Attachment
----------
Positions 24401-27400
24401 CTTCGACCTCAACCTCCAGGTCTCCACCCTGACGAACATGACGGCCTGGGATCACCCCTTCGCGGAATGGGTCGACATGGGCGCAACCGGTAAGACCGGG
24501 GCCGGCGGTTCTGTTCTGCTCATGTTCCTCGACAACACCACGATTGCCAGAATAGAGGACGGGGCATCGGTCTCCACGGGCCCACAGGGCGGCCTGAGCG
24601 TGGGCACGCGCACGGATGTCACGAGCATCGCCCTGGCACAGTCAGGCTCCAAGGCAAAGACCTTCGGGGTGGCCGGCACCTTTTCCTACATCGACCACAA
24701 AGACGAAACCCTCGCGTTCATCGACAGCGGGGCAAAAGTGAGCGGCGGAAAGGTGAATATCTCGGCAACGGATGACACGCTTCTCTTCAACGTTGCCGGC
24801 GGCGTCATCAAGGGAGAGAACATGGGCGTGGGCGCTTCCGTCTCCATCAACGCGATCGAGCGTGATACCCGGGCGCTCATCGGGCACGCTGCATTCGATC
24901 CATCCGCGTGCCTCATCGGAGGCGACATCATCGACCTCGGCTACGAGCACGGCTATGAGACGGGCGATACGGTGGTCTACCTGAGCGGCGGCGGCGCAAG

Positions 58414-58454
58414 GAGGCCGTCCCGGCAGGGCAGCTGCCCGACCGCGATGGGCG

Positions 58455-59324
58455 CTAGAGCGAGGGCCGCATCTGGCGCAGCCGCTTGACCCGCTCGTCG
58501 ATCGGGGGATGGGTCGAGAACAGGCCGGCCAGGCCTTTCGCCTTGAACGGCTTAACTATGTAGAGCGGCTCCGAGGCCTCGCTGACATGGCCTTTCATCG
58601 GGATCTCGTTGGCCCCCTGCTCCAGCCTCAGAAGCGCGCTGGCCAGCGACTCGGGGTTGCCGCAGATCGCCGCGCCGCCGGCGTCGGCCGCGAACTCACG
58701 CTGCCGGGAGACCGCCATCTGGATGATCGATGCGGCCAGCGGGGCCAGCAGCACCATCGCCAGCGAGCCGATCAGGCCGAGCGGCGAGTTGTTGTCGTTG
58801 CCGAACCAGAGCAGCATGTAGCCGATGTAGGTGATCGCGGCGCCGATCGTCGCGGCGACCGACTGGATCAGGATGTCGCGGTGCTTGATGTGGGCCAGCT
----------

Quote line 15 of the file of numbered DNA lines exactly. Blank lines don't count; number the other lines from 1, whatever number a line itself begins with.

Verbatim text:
58801 CCGAACCAGAGCAGCATGTAGCCGATGTAGGTGATCGCGGCGCCGATCGTCGCGGCGACCGACTGGATCAGGATGTCGCGGTGCTTGATGTGGGCCAGCT